An Oregon man has been indicted on suspicion of carrying out a million-dollar streaming service fraud scheme.
Samuel Joyner allegedly conspired with an accomplice based in Australia to steal and resell customer account credentials for popular internet streaming services, including Netflix, HBO Max and Spotify Premium.
On May 12, a federal grand jury in Portland returned an indictment charging 30-year-old Beaverton resident Joyner with conspiracy to commit computer and access device fraud, trafficking and use of unauthorized access devices, and possession of fifteen or more unauthorized access devices.
According to the indictment, between February 2018 and March 2019, Joyner teamed up with 23-year-old Sydney resident Evan McMahon to create and operate an online subscription service called AccountBot.
AccountBot sold account credentials to access streaming services at a heavily discounted rate, rating from $1.79 to $24.99 depending on the service and the duration of access.
It is alleged that Joyner and McMahon used credential stuffing attacks to obtain usernames and passwords for the services, which they then sold via AccountBot in exchange for cryptocurrency or fiat.
By March 2019, AccountBot had more than 52,000 different registered customers and over 217,000 unique sets of stolen account credentials.
The indictment alleges that the men were equal partners in the illicit business but had different roles. Drafting computer code for AccountBot’s website and managing customer payments was allegedly McMahon’s responsibility, while Joyner is accused of stealing most of the user credentials and running AccountBot’s customer service.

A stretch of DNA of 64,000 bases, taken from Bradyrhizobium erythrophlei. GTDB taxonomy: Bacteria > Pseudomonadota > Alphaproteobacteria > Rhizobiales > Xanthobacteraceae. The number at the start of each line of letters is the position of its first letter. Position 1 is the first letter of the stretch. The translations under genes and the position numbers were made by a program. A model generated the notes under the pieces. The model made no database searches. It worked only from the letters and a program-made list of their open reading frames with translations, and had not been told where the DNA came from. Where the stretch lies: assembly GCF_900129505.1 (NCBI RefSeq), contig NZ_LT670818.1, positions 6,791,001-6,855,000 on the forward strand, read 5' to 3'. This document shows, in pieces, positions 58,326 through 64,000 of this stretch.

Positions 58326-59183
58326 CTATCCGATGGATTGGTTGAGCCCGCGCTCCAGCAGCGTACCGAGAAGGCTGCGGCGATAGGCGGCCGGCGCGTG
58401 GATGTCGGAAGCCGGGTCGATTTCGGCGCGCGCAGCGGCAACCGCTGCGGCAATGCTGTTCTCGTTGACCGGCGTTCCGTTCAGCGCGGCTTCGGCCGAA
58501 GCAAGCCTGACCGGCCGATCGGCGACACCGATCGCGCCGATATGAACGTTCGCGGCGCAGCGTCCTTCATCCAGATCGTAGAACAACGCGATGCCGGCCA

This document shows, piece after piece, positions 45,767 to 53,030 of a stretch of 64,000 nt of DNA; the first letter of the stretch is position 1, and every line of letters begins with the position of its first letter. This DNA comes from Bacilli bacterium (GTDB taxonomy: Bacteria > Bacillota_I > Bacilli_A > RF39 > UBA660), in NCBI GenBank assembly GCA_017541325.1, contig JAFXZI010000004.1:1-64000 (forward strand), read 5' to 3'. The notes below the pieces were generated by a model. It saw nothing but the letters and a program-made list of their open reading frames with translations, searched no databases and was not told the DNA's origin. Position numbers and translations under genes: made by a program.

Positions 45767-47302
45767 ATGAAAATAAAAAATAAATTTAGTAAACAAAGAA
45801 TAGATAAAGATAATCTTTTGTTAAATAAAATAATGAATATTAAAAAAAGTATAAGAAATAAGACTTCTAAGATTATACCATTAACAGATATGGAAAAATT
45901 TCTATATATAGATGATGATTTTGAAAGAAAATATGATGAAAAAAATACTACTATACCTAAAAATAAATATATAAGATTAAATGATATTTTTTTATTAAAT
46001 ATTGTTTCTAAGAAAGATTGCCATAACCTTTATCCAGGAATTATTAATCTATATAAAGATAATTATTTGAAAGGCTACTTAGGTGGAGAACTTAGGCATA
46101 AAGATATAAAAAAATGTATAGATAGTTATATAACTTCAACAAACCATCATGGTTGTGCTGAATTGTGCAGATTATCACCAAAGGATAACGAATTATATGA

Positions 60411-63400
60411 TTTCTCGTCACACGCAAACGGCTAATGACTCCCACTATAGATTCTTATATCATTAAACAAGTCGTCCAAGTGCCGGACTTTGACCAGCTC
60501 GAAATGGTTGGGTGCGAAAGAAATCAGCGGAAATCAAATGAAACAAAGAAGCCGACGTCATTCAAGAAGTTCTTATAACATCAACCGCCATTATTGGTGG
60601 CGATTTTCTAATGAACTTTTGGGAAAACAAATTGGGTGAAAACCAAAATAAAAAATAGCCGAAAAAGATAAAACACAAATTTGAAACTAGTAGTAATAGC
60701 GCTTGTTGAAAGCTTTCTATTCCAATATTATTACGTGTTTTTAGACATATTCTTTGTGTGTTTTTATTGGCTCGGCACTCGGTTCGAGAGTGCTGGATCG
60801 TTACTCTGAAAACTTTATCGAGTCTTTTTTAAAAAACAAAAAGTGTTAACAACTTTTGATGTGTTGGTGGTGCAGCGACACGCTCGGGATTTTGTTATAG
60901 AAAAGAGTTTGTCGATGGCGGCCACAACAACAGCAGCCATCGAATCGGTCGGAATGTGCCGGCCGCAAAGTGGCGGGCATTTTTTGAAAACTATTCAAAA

McMahon pleaded guilty and was sentenced in April to serve two years and two months on an intensive corrections order.
Australian Federal Police cybercrime operations case officer Joanna Kondos said: “Following a referral of information from our FBI law enforcement partners, the Australian Federal Police arrested, charged, and secured a conviction against a Sydney man, and we also seized more than a million dollars’ worth of cryptocurrency assets which were the proceeds of his crime.”
Joyner, who reportedly went by numerous online aliases, including “FamousCracker,” was arrested on Wednesday by the FBI. He pleaded not guilty and was released pending a five-day jury trial scheduled to begin on July 13, 2021.